‘What’s Broke Can Be Fixed’
Boston Red Sox's Dustin Pedroia dives for a single hit by New York Yankees' Eduardo Nunez, to score Corban Joseph, in the sixth inning of an exhibition spring training baseball game on Sunday, March 3, 2013, in Fort Myers, Fla. (AP Photo/David Goldman)
Boston Red Sox starting pitcher Jon Lester throws in the first inning of an exhibition spring training baseball game against the Pittsburgh Pirates, Friday, March 1, 2013, in Fort Myers, Fla. (AP Photo/David Goldman)
Boston Red Sox's Mike Napoli, right, is high-fived by teammate Daniel Nava after getting out at third base on a single by Ryan Lavarnway allowing a run to score in the third inning of a spring training exhibition baseball game against the Minnesota Twins, Thursday, March 7, 2013, in Fort Myers, Fla. (AP Photo/David Goldman)
Boston Red Sox manager John Farrell stands in the dugout during the ninth inning of an exhibition spring training baseball game against the St. Louis Cardinals, Tuesday, Feb. 26, 2013, in Fort Myers, Fla. St. Louis won 15-4. (AP Photo/David Goldman)
Cincinnati Reds manager Dusty Baker gives a sign during a baseball game against the St. Louis Cardinals, Sunday, Aug. 26, 2012, in Cincinnati. (AP Photo/Al Behrman)
Boston Red Sox' Mike Napoli fields a ball during a spring training baseball workout, Wednesday, Feb. 20, 2013, in Fort Myers, Fla. (AP Photo/David Goldman)
T he Boston Red Sox knew they couldn’t ignore the awful results of the last two seasons, so they decided to address the issue directly.
In billboards around Boston and a full-page newspaper ad, the team presents its motto for 2013: “What’s broken can be fixed.”
“It’s a marketing slogan. But I think this one has the added virtue of being true and transparent,” Red Sox president Larry Lucchino said as the team embarked on spring training and began the effort to make fans forget the previous 199 games.
“We know that last year and the final month of the preceding year were the beginning of a very downward trend for this franchise, a historic collapse, a disastrous 2012; that it was no secret that things needed to be repaired, reset, rebuilt, reloaded, reset — whatever ‘R’ word you want to use. And that acknowledging it was probably and honest way to approach the season.”
The first step in the tear-down was the August trade that shipped underperforming and over-complaining Josh Beckett, along with Adrian Gonzalez, Carl Crawford and more than a quarter-billion in future salaries, to the Los Angeles Dodgers. Then they got rid of manager Bobby Valentine, who was brought in to shake up Terry Francona’s coddled and complacent clubhouse but made too many enemies in the process.
“Bobby didn’t go out there and get any hits or make any errors or do any of that. We lost those games. It’s on us,” said second baseman Dustin Pedroia, who had never finished the season on a losing team before. “I don’t want it to happen again. ... We’ve got to do everything better than we did last year. It was difficult. We had a tough time. We lost a lot of games. So I think everybody’s motivated to make sure that doesn’t happen again.”
Now the Red Sox turn to manager John Farrell’s steady and familiar style to turn around one of the worst stretches in the history of the franchise.
The former Red Sox pitching coach had been team’s first choice before it hired Valentine after the unprecedented collapse in September of 2011. Farrell moved south from the Toronto Blue Jays to take over the team that is rebuilding after its salary and talent purge sent it to the bottom of the AL East but provided the chance at a fresh start in 2013.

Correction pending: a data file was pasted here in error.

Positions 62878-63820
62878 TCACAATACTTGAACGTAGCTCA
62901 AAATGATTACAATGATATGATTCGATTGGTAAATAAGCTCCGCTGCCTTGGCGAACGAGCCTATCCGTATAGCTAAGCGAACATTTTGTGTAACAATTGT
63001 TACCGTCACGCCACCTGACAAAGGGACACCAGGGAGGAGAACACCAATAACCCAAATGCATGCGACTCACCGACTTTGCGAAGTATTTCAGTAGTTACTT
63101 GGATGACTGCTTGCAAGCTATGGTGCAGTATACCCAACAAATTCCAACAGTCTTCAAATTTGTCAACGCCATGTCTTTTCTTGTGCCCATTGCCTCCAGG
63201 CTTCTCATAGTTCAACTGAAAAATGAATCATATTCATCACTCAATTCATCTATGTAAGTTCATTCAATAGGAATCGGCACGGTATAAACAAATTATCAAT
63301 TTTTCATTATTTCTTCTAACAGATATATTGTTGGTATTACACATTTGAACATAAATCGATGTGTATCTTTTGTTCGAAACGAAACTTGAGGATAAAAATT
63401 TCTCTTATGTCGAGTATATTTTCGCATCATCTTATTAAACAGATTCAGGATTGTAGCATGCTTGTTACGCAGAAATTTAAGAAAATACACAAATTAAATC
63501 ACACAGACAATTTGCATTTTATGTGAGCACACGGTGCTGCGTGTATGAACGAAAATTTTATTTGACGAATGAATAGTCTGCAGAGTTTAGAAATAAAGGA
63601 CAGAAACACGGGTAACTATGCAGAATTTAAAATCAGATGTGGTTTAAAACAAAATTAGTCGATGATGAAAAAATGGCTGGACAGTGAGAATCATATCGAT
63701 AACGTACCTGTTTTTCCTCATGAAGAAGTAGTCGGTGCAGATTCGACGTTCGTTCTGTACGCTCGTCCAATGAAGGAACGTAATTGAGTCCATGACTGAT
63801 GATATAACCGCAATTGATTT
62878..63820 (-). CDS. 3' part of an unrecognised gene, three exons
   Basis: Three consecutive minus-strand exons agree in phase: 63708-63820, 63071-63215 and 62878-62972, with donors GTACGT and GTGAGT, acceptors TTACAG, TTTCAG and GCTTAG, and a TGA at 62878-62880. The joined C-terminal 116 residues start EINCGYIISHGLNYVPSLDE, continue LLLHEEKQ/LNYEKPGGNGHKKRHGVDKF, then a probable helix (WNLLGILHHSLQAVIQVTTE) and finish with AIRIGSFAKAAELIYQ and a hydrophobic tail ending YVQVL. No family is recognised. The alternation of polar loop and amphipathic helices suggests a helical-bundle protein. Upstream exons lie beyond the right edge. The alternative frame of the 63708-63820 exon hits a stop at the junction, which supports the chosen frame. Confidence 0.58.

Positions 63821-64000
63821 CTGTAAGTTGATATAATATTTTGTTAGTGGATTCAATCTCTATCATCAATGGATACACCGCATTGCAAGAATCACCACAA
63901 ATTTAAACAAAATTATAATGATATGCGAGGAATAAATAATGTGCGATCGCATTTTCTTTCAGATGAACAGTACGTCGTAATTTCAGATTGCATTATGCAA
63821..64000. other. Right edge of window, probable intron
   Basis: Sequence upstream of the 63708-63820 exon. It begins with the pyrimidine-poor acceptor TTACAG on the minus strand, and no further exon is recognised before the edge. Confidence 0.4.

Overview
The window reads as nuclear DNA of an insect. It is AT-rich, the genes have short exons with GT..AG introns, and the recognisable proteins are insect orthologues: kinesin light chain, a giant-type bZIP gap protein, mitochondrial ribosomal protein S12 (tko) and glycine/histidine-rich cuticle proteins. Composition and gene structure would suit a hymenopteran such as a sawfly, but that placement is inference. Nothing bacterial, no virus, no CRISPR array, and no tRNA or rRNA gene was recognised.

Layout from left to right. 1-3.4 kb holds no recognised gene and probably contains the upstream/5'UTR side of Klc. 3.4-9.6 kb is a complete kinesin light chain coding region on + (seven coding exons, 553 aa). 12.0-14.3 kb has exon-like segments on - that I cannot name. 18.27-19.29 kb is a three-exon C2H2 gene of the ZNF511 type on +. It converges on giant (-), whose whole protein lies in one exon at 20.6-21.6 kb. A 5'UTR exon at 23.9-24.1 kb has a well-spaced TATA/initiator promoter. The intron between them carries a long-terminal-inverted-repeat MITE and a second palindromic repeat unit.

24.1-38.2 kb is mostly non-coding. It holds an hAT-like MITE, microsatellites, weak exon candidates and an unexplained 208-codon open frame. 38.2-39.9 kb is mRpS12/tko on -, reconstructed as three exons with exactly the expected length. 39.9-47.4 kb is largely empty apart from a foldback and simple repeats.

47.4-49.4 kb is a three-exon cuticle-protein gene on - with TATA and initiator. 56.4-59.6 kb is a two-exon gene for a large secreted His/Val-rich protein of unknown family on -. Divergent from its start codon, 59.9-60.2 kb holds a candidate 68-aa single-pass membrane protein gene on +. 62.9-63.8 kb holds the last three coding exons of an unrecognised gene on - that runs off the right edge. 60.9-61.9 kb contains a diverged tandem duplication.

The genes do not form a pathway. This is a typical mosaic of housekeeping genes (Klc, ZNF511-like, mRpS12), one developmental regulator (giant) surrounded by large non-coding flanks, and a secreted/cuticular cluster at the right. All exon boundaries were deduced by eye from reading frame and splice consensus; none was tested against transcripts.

Instead of a big splash on the free agent market, the Red Sox made a series of smaller moves in the offseason, acquiring starter Ryan Dempster and closer Joel Hanrahan along with first baseman Mike Napoli, outfielder Shane Victorino and shortstop Stephen Drew. Outfielder Jonny Gomes and catcher David Ross were also added in the offseason, and outfield prospect Jackie Bradley Jr. has impressed this spring.
Pedroia is back in the infield, Jacoby Ellsbury is in center field and David Ortiz will be the designated hitter when healthy, which probably won’t be on opening day because of inflammation in both heels. Third base is Will Middlebrooks’ job to lose, and Jarrod Saltalamacchia will catch when Ross doesn’t.
The Red Sox are hoping for bounce-back years from Jon Lester and Clay Buchholz now that Farrell, their former pitching coach, is back and they are out from under Beckett’s influence.
Dempster solidifies a rotation that was suspect in 2012, Felix Doubront has the potential to contribute and John Lackey, who missed all of last season with Tommy John surgery, has a chance for a fresh start as well.
“Everybody who has surgery has doubt, for sure, when you first start throwing. Got a big zipper in my arm for a reason,” Lackey said.
“At the end of last season when I came down here and threw two innings, I felt pretty good about that. Things went well and I had a normal offseason and that was nice in terms of confidence coming into this season.”
Lackey hopes to recapture the form that once made him a Game 7 winner, in the 2002 World Series for the Angels.
The Red Sox twice won the World Series since then, but those glory days seemed a long way away recently at Fenway Park.
“I don’t think we played to our potential,” Saltalamacchia said. “Going through what we went through last year, it wasn’t us. It’s not Red Sox baseball and we all know that.
“Even guys that come in from another team, right away you know what Red Sox baseball is about and last year wasn’t that. So I think we all have a chip on our shoulder.”